‘Fear factor’ in city after string of paramilitary style assaults

Fr Joe Gormley.  DER1719GS-073
Fr Joe Gormley. DER1719GS-073
Share this article

A parish priest in Londonderry has said there is a “fear factor” in the city after a string of ‘paramilitary style’ assaults.

Father Joe Gormley, parish priest at St Mary’s in the Creggan area of the city, was speaking after three paramilitary style attacks - including a shooting - were carried out over 48 hours.

Two teenage boys were hospitalised after being beaten by a group of masked men in Creggan at around 11pm on Thursday night.

At around the same time on Thursday, three men were beaten by a gang wielding bats and iron bars in teh Clon Dara area of the city.

And on Friday, a 25-year-old man was shot in the leg after three masked men entered a house in Mimosa Court in Gobnascale, in the Waterside area of Londonderry.

Fr Joe Gormley, who spoke out strongly against dissident republicans following the murder of 29-year-old journalist Lyra McKee during rioting in Creggan just over four months ago, described the “fear factor” in the city following the string of attacks.

Speaking on BBC Radio Foyle on Monday morning, he said: “The fear factor that is often created maybe tries to keep people silent and people sometimes need a voice to say socially unacceptable behaviour is not acceptable, nor is any reaction to it which involves violence. That has to be said loud and clear.”

He continued: “It’s not quite clear who did this. There’s some disupute about as to whether paramilitaries were actually behind this. But to whoever did it - beating up anybody has never changed anybody’s behaviour or releived them of addiction.”

Asked if he would like to see more police patrols in the Creggan area, Fr Gormley said: “Definitely. I know police are making efforts to do that in terms of more commnuity involvement that might just not be on stream yet, it’s on the way. But it’s not just police, it’s all of us. Police are the emergency responders when the thing’s happened. There’s deeper questions that need to be asked here, really deep questions that are not being asked that we all have to answer. We all have a part to play in that so we’re not getting into a spiral of violence.”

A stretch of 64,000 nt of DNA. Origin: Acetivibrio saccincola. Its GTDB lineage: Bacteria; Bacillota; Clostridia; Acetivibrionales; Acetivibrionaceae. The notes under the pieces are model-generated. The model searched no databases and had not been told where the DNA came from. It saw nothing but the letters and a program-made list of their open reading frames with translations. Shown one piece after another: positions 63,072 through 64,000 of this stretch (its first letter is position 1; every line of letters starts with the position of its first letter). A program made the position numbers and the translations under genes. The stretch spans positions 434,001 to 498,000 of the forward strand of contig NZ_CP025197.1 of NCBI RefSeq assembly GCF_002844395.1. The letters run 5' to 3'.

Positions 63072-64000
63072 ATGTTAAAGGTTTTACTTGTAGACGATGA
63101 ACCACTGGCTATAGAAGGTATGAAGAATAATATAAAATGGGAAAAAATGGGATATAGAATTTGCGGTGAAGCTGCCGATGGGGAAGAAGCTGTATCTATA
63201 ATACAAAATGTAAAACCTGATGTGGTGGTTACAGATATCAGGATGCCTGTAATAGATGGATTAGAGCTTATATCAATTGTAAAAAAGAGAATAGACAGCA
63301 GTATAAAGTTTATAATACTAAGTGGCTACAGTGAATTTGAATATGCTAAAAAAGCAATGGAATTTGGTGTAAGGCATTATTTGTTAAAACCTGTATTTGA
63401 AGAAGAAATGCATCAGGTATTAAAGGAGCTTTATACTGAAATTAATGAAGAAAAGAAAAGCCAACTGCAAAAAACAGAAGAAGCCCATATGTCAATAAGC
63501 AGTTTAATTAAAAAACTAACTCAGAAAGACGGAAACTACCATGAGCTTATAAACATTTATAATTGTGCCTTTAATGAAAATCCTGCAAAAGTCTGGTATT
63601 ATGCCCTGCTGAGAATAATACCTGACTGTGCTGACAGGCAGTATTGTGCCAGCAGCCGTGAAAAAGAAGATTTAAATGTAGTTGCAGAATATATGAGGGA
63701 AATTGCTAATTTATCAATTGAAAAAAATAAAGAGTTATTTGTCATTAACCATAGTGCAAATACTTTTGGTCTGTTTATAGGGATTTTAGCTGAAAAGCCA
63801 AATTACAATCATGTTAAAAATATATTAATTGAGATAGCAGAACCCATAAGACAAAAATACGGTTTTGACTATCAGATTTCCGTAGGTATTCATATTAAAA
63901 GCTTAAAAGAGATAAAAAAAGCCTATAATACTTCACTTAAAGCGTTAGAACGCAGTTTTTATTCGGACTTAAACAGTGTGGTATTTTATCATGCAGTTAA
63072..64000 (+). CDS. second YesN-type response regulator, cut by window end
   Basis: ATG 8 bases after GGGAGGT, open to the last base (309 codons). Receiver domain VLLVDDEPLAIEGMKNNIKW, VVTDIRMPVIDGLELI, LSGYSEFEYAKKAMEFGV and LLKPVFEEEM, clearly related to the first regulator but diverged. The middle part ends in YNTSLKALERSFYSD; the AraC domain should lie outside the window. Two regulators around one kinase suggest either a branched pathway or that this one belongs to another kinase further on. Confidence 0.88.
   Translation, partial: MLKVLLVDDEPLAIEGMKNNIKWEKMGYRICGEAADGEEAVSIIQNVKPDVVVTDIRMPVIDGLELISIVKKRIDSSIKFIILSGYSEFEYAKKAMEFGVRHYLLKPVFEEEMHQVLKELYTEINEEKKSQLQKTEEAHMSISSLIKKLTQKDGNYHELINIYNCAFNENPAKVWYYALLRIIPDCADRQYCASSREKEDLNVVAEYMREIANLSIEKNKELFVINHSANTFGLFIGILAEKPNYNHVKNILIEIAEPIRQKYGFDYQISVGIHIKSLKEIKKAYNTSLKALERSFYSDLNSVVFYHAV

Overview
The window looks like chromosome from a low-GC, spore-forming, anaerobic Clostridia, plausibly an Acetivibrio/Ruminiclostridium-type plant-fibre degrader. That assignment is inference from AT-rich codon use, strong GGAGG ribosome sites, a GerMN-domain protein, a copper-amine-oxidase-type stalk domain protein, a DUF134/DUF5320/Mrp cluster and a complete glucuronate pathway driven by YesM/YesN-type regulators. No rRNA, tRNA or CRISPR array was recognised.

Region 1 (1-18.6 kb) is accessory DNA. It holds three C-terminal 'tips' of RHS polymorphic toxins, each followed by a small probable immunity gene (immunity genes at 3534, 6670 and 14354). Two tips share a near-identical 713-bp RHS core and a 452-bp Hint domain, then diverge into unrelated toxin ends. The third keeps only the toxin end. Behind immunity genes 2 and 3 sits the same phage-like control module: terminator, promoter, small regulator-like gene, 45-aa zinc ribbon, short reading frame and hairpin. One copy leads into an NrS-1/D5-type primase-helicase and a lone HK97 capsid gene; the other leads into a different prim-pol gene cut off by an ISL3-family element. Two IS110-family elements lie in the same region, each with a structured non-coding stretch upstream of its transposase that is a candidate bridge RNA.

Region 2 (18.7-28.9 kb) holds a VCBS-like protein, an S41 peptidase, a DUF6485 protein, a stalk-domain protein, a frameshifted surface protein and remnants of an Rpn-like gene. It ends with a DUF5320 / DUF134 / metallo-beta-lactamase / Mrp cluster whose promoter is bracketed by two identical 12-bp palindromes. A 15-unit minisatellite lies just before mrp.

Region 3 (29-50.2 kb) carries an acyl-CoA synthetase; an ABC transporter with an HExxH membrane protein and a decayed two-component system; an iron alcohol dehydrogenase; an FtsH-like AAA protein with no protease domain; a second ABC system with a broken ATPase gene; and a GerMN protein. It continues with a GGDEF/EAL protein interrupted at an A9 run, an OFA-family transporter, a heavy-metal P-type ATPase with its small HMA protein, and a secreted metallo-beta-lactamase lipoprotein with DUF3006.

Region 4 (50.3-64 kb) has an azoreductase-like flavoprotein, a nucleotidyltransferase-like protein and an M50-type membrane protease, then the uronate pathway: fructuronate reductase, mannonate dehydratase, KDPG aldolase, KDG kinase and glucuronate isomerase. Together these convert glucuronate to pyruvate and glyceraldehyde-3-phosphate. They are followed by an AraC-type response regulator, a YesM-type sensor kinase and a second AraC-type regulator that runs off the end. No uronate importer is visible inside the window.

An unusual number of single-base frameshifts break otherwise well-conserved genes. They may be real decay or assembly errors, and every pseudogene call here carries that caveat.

PSNI Chief Inspector Johnny Hunter also spoke on BBC Radio Foyle on Monday morning.

“I believe none of the injuries are life threatening but the trauma of the physical and psychological injuries will stay with these people and, indeed, their family members and others who were present when these attacks took place,” he said.

“We are liaising with those people at this time but I don’t believe the injuries are life threatening or life changing.”

He continued: “I think there is a fear factor here. If you look at these attacks, historically, that are carried out by these people - they don’t tackle the root cause. There are deeper causes here. This does not sort out crime or anti-social behaviour. Whatever the perception is these people may or may not have been involved in - this only adds to it. That’s all I can say.

“We need your help here. Listening to Father Gormley there - this is not just for police. This is for the entire community. Nobody wants this type of thuggery on our streets here. These people are accountable to no one for their actions.”